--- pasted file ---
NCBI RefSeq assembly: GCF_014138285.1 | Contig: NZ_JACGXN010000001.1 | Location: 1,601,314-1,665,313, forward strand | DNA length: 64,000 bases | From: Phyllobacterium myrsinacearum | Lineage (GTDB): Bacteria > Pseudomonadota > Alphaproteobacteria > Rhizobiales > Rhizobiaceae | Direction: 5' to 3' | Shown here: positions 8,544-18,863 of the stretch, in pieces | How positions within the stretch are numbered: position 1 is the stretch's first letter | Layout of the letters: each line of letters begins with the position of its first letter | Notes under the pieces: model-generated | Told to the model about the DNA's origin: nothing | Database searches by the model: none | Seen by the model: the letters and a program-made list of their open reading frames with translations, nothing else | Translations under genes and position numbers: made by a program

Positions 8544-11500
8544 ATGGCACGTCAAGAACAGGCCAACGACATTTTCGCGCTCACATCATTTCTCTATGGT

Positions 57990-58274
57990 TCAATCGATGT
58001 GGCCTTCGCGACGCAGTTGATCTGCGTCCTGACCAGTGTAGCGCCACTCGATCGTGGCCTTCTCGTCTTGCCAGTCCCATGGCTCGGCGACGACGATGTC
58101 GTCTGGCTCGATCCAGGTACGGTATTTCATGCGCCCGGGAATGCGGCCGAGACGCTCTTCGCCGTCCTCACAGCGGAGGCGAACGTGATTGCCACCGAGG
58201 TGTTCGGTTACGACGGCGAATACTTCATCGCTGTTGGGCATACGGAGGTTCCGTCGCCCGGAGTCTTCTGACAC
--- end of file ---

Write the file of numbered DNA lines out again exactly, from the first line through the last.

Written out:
NCBI RefSeq assembly: GCF_014138285.1 | Contig: NZ_JACGXN010000001.1 | Location: 1,601,314-1,665,313, forward strand | DNA length: 64,000 bases | From: Phyllobacterium myrsinacearum | Lineage (GTDB): Bacteria > Pseudomonadota > Alphaproteobacteria > Rhizobiales > Rhizobiaceae | Direction: 5' to 3' | Shown here: positions 8,544-18,863 of the stretch, in pieces | How positions within the stretch are numbered: position 1 is the stretch's first letter | Layout of the letters: each line of letters begins with the position of its first letter | Notes under the pieces: model-generated | Told to the model about the DNA's origin: nothing | Database searches by the model: none | Seen by the model: the letters and a program-made list of their open reading frames with translations, nothing else | Translations under genes and position numbers: made by a program

Positions 8544-11500
8544 ATGGCACGTCAAGAACAGGCCAACGACATTTTCGCGCTCACATCATTTCTCTATGGT

Positions 57990-58274
57990 TCAATCGATGT
58001 GGCCTTCGCGACGCAGTTGATCTGCGTCCTGACCAGTGTAGCGCCACTCGATCGTGGCCTTCTCGTCTTGCCAGTCCCATGGCTCGGCGACGACGATGTC
58101 GTCTGGCTCGATCCAGGTACGGTATTTCATGCGCCCGGGAATGCGGCCGAGACGCTCTTCGCCGTCCTCACAGCGGAGGCGAACGTGATTGCCACCGAGG
58201 TGTTCGGTTACGACGGCGAATACTTCATCGCTGTTGGGCATACGGAGGTTCCGTCGCCCGGAGTCTTCTGACAC